WASHINGTON, D.C. – U.S. Senators Shelley Moore Capito (R-W.Va.) and Sherrod Brown (D-Ohio) today introduced the Collectively Achieving Recovery and Employment (CARE) Act, bipartisan legislation to address the workforce shortage created by the opioid epidemic. The bill would combine existing grant programs at the Department of Labor (DOL) and the Department of Health and Human Services (HHS) to create a six-year pilot project to combine job training and addiction recovery services.

“For individuals on the road to recovery, reentering the workforce can be a real challenge. At the same time, many employers are having difficulty filling open positions in industries that are critical to growing our economy,” Senator Capito said. “This bipartisan legislation will help those who have struggled with addiction get good-paying jobs as they work to turn their lives around and also fill important workforce needs. I look forward to continuing to work together with Senator Brown to help these men and women get back on their feet and build a brighter future for themselves.”

“I hear the same thing from Mayors all across Ohio: employers can’t fill openings because workers can’t pass drug tests, and Ohioans struggling with addiction can’t find a job to help them get back on their feet.  We know addiction treatment and workforce training programs can be successful separately, but this crisis requires them to work together,” Senator Brown said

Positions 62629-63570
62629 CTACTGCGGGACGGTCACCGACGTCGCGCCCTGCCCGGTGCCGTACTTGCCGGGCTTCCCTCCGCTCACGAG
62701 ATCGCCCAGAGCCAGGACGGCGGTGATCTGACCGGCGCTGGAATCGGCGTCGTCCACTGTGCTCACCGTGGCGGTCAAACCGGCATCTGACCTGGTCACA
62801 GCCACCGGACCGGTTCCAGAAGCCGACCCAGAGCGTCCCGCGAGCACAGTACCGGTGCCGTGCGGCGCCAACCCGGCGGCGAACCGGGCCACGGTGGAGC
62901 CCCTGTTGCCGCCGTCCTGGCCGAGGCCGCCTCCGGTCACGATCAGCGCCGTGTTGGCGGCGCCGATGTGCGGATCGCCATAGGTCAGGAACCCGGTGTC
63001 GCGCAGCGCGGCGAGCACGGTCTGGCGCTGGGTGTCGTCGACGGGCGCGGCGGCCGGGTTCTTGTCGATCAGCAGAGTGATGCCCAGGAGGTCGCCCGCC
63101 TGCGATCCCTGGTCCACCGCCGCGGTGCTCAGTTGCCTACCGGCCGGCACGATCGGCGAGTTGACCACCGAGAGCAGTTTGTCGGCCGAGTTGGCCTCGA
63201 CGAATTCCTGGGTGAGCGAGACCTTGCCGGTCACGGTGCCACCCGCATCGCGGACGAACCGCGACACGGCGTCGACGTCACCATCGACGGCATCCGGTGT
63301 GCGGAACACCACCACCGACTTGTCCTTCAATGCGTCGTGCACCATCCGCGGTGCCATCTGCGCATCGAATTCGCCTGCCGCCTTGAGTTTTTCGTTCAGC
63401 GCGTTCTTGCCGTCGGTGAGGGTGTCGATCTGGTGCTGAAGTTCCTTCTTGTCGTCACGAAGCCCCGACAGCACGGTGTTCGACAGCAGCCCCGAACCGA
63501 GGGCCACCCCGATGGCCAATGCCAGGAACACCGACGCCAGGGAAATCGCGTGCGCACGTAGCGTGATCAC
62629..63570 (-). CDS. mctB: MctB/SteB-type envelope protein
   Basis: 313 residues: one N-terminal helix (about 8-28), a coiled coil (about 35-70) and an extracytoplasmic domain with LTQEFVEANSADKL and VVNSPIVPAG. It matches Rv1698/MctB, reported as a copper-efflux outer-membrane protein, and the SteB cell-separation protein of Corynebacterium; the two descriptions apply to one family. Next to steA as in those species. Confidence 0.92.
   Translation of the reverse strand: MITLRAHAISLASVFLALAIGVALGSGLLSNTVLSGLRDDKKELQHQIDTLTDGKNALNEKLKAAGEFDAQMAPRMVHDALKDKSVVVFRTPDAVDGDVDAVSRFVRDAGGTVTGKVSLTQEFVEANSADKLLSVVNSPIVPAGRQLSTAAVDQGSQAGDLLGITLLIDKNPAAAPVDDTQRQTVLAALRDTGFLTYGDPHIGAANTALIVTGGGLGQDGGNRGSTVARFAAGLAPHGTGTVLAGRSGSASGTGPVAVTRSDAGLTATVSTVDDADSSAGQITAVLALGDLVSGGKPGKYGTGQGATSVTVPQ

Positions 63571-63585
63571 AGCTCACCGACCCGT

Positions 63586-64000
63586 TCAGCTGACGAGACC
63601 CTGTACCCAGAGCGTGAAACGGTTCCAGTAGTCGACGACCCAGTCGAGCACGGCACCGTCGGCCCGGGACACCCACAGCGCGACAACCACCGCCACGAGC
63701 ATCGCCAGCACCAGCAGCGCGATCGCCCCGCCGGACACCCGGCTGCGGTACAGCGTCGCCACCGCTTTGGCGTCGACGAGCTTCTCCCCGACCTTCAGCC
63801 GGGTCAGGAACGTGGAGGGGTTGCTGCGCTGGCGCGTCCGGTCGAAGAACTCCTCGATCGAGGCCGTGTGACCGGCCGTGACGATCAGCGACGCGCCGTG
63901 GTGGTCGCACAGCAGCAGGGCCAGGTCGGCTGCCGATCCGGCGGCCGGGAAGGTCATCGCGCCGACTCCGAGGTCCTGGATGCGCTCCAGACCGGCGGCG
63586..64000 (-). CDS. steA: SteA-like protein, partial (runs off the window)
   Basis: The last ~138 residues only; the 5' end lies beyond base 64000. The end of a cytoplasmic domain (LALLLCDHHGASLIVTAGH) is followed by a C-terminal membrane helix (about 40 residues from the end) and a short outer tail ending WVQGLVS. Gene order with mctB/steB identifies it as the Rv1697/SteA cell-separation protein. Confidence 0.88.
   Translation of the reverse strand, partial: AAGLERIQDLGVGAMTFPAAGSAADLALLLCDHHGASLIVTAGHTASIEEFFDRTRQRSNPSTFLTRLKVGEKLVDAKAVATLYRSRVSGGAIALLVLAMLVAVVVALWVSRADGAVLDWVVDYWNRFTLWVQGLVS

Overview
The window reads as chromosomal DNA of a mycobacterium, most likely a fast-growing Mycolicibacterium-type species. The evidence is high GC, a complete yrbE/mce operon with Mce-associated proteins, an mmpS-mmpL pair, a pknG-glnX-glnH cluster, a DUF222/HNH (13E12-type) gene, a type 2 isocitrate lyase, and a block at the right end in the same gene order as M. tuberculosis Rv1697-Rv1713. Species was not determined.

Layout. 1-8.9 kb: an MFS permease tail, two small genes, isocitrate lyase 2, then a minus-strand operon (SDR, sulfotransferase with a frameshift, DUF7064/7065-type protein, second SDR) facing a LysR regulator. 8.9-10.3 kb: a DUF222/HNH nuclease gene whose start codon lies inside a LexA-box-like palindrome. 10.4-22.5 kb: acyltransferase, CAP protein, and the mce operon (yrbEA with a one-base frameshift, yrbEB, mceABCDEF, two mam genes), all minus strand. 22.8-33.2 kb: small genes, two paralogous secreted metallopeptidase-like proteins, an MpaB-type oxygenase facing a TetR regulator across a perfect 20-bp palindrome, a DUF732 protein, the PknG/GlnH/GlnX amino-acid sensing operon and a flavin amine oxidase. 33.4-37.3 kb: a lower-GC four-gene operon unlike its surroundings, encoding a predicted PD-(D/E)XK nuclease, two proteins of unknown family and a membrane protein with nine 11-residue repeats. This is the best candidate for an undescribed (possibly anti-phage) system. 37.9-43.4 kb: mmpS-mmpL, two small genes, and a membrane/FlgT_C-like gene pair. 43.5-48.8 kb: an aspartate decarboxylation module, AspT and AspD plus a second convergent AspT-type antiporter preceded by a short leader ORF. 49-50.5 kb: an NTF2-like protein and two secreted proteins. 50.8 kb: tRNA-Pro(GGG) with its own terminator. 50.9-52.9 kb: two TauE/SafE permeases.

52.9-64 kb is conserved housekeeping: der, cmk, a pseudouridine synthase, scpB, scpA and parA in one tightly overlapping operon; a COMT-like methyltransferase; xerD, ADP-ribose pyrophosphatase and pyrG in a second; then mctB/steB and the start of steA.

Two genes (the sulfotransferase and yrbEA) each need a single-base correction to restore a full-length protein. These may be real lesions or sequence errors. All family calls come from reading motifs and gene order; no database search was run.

The CARE Act would allow counties and Tribes to apply for competitive grants directly, as long as they have a qualified local workforce organization and nonprofit addiction treatment organization willing to participate. The bill also directs DOL and HHS to establish certain reporting criteria grantees would have to meet.

The bipartisan bill is a result of discussions with community leaders and mental health/addiction treatment professionals who say employers are having trouble finding workers who can pass drug tests, while West Virginians and Ohioans struggling with addiction can’t find a job to help them get back on their feet.

The CARE Act builds on the National Health Emergency Dislocated Worker Demonstration Grant pilot program supported by President Donald J. Trump and announced by U.S. Labor Secretary Alexander Acosta last month. The Dislocated Worker grants will help workers impacted by the opioid crisis acquire new skills and help train drug addiction treatment providers and other professions that address problems related to opioids. The legislation introduced today will expand on the Dislocated Worker grant program and allow for more coordination of resources between DOL and HHS.

More information on the CARE Act can be found here.

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